GOES-R Successful Launch and Its Implications for the Future of Meteorology

As of 6:42 P.M.November 19th, 2016, NASA launched its revolutionary, next generation weather satellite, GOES-R, into space. After long periods of delays the satellite has finally launched and now we all wait in eager anticipation for it to begin transmitting valuable weather data back to us on Earth. All in all, it will take around 6 months to make sure everything is working properly on the satellite and then some time to check the data and make sure what the satellite is sending back is useful to us. So what does this mean for our forecasting abilities?

Our forecasting abilities will only continue to get better. The data we will be receiving from the GOES-R will be of higher resolution than what we have previously received from weather satellites and it will also update on a higher frequency than what we have seen before. This will allow us to use this higher input data not only for the forecast models, but to better predict things such as Mid-Latitude Cyclone and Hurricane tracks. This will allow for more warnings to go out in faster times to give people in danger a larger time frame to prepare for oncoming weather. Anytime that the window of warning can be extended by even a few minutes allows more lives to be saved when dealing with severe weather.

The other interesting thing about this GOES-R satellite is that it is the first satellite to have a lightening mapper with it in orbit. This will allow for the satellite to record lightning strikes and report them back as data. This can then be used to determine where severe weather is occurring without solely having to rely on weather radar and observations. This again will give more leeway to the National Weather Service and other local Meteorologists to be able to warn the public of inclement weather farther ahead of time than they currently have the ability to.

The GOES-R is still a year away from being able to provide us with this useful data, but now that it is finally in orbit, it is the start to a revolutionary change to weather forecasting. Once the data is available for use next year, forecasts will only improve greatly and many more lives will be saved from dangerous inclement weather situations.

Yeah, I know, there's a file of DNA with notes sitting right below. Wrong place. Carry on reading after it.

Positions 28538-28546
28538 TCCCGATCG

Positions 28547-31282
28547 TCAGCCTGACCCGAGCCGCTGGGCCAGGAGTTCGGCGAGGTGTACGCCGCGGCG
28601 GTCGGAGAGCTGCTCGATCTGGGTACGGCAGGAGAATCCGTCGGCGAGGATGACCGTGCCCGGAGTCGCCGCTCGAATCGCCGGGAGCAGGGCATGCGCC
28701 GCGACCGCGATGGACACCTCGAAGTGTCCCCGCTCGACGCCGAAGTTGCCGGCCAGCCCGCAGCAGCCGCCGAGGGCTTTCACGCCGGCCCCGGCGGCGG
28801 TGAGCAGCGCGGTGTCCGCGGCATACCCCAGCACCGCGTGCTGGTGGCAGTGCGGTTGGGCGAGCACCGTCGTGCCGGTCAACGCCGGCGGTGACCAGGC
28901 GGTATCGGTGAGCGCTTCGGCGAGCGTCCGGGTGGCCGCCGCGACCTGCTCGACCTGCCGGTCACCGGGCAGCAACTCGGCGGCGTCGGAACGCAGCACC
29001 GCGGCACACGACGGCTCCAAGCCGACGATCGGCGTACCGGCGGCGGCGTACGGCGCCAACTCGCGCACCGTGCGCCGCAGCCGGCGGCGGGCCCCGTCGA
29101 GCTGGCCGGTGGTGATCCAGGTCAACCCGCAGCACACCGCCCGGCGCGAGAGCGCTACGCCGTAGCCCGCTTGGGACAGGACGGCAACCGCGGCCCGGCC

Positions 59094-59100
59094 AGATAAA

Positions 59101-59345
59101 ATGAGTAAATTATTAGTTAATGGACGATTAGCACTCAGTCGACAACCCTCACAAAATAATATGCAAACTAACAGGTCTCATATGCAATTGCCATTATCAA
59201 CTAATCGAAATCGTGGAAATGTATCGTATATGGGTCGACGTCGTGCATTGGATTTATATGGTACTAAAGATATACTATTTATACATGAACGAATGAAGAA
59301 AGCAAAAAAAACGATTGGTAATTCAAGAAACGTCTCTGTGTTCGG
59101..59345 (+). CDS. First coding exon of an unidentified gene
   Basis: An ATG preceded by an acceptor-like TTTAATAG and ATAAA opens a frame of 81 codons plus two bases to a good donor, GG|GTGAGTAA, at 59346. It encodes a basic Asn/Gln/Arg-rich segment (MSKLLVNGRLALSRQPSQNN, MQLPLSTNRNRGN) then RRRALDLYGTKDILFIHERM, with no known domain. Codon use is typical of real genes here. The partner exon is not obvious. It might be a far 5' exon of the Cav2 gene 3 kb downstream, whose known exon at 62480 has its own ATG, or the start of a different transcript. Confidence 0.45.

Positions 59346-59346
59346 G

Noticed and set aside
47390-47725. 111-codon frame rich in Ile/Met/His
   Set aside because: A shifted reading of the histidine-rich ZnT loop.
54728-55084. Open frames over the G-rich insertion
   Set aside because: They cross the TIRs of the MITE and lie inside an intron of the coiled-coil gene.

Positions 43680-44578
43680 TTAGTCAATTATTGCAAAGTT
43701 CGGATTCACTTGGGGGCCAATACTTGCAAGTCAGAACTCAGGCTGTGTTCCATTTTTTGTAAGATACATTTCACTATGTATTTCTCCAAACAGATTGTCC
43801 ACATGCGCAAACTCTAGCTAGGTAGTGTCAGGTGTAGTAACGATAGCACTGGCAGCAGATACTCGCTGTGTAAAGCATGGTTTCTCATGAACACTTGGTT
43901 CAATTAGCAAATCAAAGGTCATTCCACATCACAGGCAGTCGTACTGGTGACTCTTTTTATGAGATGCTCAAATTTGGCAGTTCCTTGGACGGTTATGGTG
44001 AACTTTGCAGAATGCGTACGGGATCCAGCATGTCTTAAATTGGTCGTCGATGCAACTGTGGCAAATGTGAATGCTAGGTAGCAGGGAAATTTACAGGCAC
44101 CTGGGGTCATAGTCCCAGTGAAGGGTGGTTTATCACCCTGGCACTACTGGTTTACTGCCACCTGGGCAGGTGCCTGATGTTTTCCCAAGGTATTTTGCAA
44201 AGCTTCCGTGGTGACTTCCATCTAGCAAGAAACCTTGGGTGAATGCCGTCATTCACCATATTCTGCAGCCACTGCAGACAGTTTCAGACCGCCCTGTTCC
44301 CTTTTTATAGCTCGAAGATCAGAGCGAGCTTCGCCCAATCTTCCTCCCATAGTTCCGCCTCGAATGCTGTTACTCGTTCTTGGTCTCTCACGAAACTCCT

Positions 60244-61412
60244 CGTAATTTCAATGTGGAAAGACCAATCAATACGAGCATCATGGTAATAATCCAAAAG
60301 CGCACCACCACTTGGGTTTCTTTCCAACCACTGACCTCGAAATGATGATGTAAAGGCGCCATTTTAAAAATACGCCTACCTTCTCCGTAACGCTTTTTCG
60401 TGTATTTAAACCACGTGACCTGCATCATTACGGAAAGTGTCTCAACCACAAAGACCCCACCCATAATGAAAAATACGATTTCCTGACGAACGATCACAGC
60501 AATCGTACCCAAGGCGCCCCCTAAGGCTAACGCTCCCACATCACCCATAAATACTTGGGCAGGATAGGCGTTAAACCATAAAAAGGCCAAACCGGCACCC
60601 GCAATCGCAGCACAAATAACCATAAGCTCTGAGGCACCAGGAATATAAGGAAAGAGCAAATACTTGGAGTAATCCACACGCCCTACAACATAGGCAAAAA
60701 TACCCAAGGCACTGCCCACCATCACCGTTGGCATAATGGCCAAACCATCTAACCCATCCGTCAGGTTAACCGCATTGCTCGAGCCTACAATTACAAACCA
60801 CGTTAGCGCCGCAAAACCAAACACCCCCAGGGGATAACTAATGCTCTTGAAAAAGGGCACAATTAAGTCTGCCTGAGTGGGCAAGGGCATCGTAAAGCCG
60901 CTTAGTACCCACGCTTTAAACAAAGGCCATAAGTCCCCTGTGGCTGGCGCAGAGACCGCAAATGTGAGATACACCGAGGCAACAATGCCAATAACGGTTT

The GOES-R satellite streaks into space aboard an Atlas V rocket in this long-exposure view of its successful launch from Cape Canaveral Air Force Station in Florida on Nov. 19, 2016.

Credit: United Launch Alliance and space.com






Supermoon on the Horizon

Tonight and tomorrow night are the prime times to see the biggest event of the year! Look to the sky and you will see the Full Beaver Moon, but it is a special full moon this month. Known as the supermoon, it is a full moon that coincides with the moon being in the closest position in its orbit too the Earth.


Image credit to NASA

The moon travels in an elliptical orbit around the Earth, such that one side of the orbit is closer to the Earth than the other. This causes the moon to appear brighter in the sky during times in the Perigee and less luminescent during times it is in the apogee. The moon will be at its brightest and look the biggest in the sky right when it becomes full.  Unfortunately for us here in North America, that happens right before and during sunrise, so you will have to either get up early or try and catch the moon before it disappears in the brightening morning sky! Either way, it should make for some great photo opportunities! Do not fret! The moon will also be visible on Monday night in its “full” glory!

Supermoons, as grandiose as the name sounds, are named solely for their size and not their rarity. Supermoons occur roughly every 13-14 full moons, which equates to around 1 a year. The rarity of these supermoons is when they occur during the Perigee. The last time the moon was this close to the Earth was back on January 26, 1948! The next time the moon will be this close to the Earth is going to be in a couple of decades on November 25, 2034! Make sure to get out and take some pictures of this spectacular spacey spectacle!


Photos: This year’s supermoon from our telescope!